Jim Morrison was my favorite hot bad boy musician back in the day. I'm not sure anyone has every come close to matching the sexy quality of his voice.

In one of my many past lives, I worked on a TV show that had a house band. The drummer used to complain that bass guitar players always got the girl. I can see why, the way they use their clever fingers to pluck those fat strings and create that thrumming bass line. It's positively mesmerizing. :-)

Jeanne (AKA The Duchesse) said...

Kate said: Jim Morrison was my favorite hot bad boy musician back in the day. I'm not sure anyone has every come close to matching the sexy quality of his voice.

Oooh, Kate, so true! He had the most luscious voice. Of course, my fav song is "When You're Strange..." Grins.

Suzanne Welsh said...

Welcome to the Lair, Carrie! I love any discussion about music and writing. In fact, I listen to classic rock while writing. The more driving the beat, the better.

Two performers come to mind when I read you blog post. Jim Morrison and Mick Jagger. Talk about polar opposites.

One is beautiful with the heart of a poet and a seductive voice that had many a woman, (and quite a few men) stripping off their clothes in the spirit of free love. (Or at least that's what I read...they didn't let kids really know that stuff even in the 60's.) Unfortunately his self destructive life style silenced his Rock Star life much too quickly.

The other...well Ole Mick is not my idea of a pin-up in any fashion, the only person less appealing to me is poor Keith Richards. And Mick proves the point that you don't have to have a sexy voice or really good pitch to be a rock star. BUT a rock star he is.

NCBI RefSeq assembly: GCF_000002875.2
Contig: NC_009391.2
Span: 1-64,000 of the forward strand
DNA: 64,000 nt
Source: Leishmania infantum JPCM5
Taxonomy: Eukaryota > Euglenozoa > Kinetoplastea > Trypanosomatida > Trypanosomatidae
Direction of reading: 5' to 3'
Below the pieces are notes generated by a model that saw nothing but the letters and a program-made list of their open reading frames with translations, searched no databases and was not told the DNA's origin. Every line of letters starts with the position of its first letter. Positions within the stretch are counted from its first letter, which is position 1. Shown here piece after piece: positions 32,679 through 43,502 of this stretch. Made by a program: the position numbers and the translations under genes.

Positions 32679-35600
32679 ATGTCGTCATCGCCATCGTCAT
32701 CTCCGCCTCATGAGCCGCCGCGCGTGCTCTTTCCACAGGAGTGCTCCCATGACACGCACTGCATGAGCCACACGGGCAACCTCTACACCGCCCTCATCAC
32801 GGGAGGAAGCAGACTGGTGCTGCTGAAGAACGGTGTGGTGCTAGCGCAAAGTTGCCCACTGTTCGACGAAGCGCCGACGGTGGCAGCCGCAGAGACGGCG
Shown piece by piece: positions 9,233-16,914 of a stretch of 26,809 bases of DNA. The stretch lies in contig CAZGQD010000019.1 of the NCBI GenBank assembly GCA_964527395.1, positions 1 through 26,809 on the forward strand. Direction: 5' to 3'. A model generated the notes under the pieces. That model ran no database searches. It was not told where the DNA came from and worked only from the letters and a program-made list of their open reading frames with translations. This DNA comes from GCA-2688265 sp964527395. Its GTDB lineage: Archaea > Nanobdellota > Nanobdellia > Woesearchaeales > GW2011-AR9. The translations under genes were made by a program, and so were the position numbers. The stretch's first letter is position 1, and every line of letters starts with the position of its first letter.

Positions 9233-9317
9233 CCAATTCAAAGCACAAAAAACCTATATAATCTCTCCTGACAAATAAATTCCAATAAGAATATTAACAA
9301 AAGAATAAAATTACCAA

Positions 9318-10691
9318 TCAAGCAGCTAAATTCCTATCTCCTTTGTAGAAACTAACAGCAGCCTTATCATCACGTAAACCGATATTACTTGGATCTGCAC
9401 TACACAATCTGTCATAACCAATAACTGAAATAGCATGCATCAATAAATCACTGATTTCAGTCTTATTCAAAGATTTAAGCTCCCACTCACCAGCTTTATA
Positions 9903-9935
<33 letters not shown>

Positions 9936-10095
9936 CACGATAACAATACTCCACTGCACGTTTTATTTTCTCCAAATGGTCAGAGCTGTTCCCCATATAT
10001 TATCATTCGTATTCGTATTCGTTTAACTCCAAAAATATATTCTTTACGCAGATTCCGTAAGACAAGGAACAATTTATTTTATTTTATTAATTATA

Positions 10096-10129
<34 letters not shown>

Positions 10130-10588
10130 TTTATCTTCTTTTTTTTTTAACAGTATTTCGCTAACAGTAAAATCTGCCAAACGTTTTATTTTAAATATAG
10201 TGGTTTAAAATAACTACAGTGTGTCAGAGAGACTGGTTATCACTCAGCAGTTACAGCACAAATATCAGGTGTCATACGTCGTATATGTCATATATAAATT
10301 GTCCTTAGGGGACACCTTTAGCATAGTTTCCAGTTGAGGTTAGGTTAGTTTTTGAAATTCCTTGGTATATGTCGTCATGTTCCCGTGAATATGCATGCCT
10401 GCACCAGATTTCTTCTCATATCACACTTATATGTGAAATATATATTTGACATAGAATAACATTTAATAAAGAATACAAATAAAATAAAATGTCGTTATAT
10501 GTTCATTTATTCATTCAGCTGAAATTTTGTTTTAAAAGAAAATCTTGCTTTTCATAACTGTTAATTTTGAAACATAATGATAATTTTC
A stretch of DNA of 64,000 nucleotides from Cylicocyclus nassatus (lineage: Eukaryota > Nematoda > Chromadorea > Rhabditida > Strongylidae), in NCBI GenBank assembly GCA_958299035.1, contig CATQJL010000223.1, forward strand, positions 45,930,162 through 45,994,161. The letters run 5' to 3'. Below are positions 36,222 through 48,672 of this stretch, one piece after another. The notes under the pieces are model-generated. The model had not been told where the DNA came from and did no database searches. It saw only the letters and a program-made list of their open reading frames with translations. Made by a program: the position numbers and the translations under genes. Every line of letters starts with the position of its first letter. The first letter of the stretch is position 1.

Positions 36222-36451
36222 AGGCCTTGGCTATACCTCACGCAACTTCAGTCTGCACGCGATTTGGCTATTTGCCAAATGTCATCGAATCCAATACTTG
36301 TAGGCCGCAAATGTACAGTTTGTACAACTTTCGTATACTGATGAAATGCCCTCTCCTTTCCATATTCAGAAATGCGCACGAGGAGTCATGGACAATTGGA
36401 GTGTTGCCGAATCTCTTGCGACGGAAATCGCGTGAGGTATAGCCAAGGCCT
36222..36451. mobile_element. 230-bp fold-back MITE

And I love music by both men. They were both considered sex symbols in their day and both had bad-boy appeal to the masses.

(As usual, I have a limited opinion on this topic, hehehe)

Suzanne Welsh said...

Kate: I can see why, the way they use their clever fingers to pluck those fat strings and create that thrumming bass line. It's positively mesmerizing. ...

OOOOOOOOOoooooo Kate, can I steal this line sometime? please, please, please?

Virginia said...

Congrats flchen on the rooster!

Hi Carrie your new book sound fabulous! I love music but its the music of the 70's and 80's that I like. I don't care for most of todays music!

Susan Helene Gottfried said...

when I was in college, I wrote an essay (that my professor encouraged me to enter into a contest at school) about Alice in Chains, back before anyone but me had heard of them, performing at what was then the Limelight in New York City. The Limelight was a converted church. The altar, the stage.

We truly are sisters, Carrie.

Christie Kelley said...


I hope you cleaned up your keyboard. She almost got me with the Jagger comment.

Another I don't play anything any more person.

Christie Kelley said...

Louisa, I loved your husband's comments about opera singers. It's perfect!

BTW, my husband produces local musicians at his home studio and he feels the same way about the lack of real talented musicians that make it today. Many of the regional musicians are so much more talented and never make it.

Christie Kelley said...

Kate said:

The drummer used to complain that bass guitar players always got the girl. I can see why, the way they use their clever fingers to pluck those fat strings and create that thrumming bass line. It's positively mesmerizing.

LOL Kate. Also, the drummers are always worn out after the show. Drumming is some serious aerobic workout. The bassist just has to stand there :)